Ruthless Ruth—Talking to the Elders
I walked out to of the local market on my home with a small bag of miscellaneous stuff, when I caught up with an elderly woman shuffling to her car. She had a torn down cardboard box that she seemed to be struggling to balance on top of her cart. Her white hair looked newly coiffed and I thought of grandmother who never missed her weekly hair appointments; I am sure she is a regular at the Heavenly salon. Why not ask if you could help, I thought to myself. The resulting conversation inspired me to blog.
“Excuse me would you like some help with that box?” I asked with my sincerest smile.
“What?” The woman said spinning around to face me.
“Do you need help with the box?” I said a bit louder.
“You don’t have to yell, I’m not deaf.” She barked back
“Do I look like I need help?” She stood as proud as a soldier guarding his post.
“No, I just…”
“I manage just fine.” A deep defiance filled her words.
“Okay.” I smiled inwardly thinking of my stubborn Italian mother—she would be the same way at that age I thought.
“If you’re going that way well that is another thing.” The woman said as if talking to the air.
“Well I am going that way as a matter of fact.” I noticed she had stopped to study me. I was sure she didn’t trust my neon orange blouse.
“Okay then, take that box for me will you?”
“My name is Ruth—ruthless Ruth that is.” The woman said with a smirk.
As she resumed her shuffling we ambled our way to her car while Ruth complained about the store not having the yogurt she likes and that too many people were texting now a days. I was secretly impressed that she knew the world “texting” but said nothing. She asked me, “Do you think we’ll ever learn to speak to one another again?” I told her I sure hope so. She continued spewing about the English language being desecrated and complaining about the yogurt. I began to worry about time as this was supposed to be a short trip to the store—a quick diversion from my computer. By the time we got to her car, I could have walked home, made a cup of tea, done a short yoga practice and resumed my writing.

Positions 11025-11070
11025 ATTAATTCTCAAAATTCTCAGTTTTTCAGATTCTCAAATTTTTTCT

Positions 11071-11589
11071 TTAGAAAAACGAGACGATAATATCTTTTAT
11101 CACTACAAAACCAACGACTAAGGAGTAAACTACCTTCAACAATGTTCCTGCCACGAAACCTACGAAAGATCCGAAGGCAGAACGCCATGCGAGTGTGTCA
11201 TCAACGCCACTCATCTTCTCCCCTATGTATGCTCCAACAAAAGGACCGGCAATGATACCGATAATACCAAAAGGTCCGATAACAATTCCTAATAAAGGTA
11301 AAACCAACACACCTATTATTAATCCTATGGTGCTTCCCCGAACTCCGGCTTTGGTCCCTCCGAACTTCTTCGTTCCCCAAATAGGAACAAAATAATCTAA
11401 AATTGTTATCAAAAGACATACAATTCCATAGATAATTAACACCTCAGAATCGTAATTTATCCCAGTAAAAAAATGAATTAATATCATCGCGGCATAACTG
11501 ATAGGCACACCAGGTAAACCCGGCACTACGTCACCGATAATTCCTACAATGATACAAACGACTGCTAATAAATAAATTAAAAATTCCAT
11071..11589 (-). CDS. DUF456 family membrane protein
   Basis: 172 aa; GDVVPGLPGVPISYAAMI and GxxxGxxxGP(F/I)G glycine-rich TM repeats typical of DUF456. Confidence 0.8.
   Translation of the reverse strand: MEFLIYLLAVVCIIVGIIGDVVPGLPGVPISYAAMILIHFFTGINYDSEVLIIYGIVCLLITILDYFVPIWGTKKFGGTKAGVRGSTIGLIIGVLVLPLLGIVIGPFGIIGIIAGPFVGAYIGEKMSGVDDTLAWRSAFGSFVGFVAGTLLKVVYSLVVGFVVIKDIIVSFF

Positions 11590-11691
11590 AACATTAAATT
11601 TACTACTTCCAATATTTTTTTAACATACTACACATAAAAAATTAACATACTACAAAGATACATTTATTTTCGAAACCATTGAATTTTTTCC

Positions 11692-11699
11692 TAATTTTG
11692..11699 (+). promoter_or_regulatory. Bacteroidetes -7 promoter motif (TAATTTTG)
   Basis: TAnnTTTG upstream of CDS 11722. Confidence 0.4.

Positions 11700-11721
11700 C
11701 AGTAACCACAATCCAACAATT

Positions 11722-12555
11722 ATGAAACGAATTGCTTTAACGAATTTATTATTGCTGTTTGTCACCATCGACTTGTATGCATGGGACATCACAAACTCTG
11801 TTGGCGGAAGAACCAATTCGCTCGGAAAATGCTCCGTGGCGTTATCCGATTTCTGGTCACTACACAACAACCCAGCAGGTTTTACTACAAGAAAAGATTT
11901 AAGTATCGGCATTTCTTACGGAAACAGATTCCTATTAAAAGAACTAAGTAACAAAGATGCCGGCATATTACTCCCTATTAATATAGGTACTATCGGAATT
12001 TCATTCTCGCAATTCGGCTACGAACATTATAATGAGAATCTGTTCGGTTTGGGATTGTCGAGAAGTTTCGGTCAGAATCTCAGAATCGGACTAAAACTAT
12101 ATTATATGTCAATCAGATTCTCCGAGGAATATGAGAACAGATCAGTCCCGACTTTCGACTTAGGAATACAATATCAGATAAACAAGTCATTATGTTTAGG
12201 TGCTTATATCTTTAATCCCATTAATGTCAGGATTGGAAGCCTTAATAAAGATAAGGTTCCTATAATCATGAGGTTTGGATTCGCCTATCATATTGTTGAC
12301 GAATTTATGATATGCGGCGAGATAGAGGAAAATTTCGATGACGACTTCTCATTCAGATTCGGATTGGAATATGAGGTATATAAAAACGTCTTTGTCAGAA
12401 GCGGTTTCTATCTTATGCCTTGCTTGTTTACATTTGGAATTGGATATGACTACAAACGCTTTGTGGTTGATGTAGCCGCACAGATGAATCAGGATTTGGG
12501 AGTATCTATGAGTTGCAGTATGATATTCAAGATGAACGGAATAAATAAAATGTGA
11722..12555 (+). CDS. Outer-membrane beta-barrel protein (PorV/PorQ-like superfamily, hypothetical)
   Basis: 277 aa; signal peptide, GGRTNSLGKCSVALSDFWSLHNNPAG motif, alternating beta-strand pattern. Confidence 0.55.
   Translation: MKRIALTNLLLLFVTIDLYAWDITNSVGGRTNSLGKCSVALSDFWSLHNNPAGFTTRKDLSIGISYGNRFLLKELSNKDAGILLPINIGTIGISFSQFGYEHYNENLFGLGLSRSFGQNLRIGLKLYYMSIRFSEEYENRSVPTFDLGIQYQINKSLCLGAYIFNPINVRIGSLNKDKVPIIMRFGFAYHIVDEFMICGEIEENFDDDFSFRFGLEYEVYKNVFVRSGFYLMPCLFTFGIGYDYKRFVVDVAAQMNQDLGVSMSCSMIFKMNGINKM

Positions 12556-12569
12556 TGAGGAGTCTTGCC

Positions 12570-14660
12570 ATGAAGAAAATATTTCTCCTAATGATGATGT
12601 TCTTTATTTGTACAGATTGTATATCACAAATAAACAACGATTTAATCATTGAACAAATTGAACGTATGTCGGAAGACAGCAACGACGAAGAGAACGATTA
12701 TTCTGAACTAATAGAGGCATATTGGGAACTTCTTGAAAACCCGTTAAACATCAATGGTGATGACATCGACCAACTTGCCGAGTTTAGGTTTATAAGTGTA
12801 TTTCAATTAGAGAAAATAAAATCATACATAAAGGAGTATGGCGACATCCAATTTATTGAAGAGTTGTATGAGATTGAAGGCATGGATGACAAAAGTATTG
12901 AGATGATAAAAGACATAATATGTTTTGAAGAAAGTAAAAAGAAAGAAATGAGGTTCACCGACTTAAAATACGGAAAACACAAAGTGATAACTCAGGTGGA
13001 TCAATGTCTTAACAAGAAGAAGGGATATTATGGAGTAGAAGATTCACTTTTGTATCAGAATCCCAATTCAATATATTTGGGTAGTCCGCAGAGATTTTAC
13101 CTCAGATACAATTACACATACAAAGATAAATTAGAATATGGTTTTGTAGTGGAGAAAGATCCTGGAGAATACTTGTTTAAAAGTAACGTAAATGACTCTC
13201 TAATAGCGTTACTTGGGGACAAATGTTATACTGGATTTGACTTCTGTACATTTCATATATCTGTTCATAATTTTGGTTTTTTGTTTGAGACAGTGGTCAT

But fate interceded, Ruthless Ruth was now warmed up and ready to chat. As I put the folded cardboard in the car she began her story from the beginning. Born into a family of eleven in Iowa, she went to a one room school house with first through twelfth grade students mixed in together. “Everyone learned to read and write.” Ruth told me. “But when the harvest came; we all had to stay home and help our families.” She drove me through the eras of her youth conjuring images of the past, which seemed uncomplicated, simple.
When I asked how she got to California, the conversation took a turn for the worse and the magic memories became nightmarish as she recalled her “stupid father” and his hasty high minded decisions. She explained that her father was too young for WWI and too old for WWII but his blood boiled for battle. He dragged the family out to California where he could work for the shipyards that supplied the Navy. After the war, he went back to Iowa, sold the farm and the family never heard from him again. Ruth spoke of the strength of her mother during those times raising eleven kids without a husband.
“Like hell women are weaker.” She spouted. “Imagine if a man had to bear and then raise eleven children on his own.”
“He would never survive.” I chimed in.
“Well, I'm keeping you now. Say what was your name?”
“Karen—and I won’t forget yours—Ruthless Ruth.”
She chuckled and gave me a soft slap on the shoulder. She told me she shopped everyday around this time if I wanted to talk again. We bid our goodbyes and I walked home thinking about how much history I just heard. Life seems to have gotten too busy for mere talk now a days, I thought. For those past twenty minutes or so I was transported back in time. Ruth went on her on her yogurt quest and I back to my house happy to have had this detour; it reminded me of times spent listneing to my grandmother—I somehow felt her presence with me.
So if your walking down a street some time and run across an elder strike up a conversation—they are our history and we owe them. The elders have something to say and prefer to speak face to face then waste time on a text.
Please share any similar stories with me—I would love to read them.
Causes Karen Devaney Supports
Eve Ensler and any organization that deals with issues supporting women and children and the advancement of their education.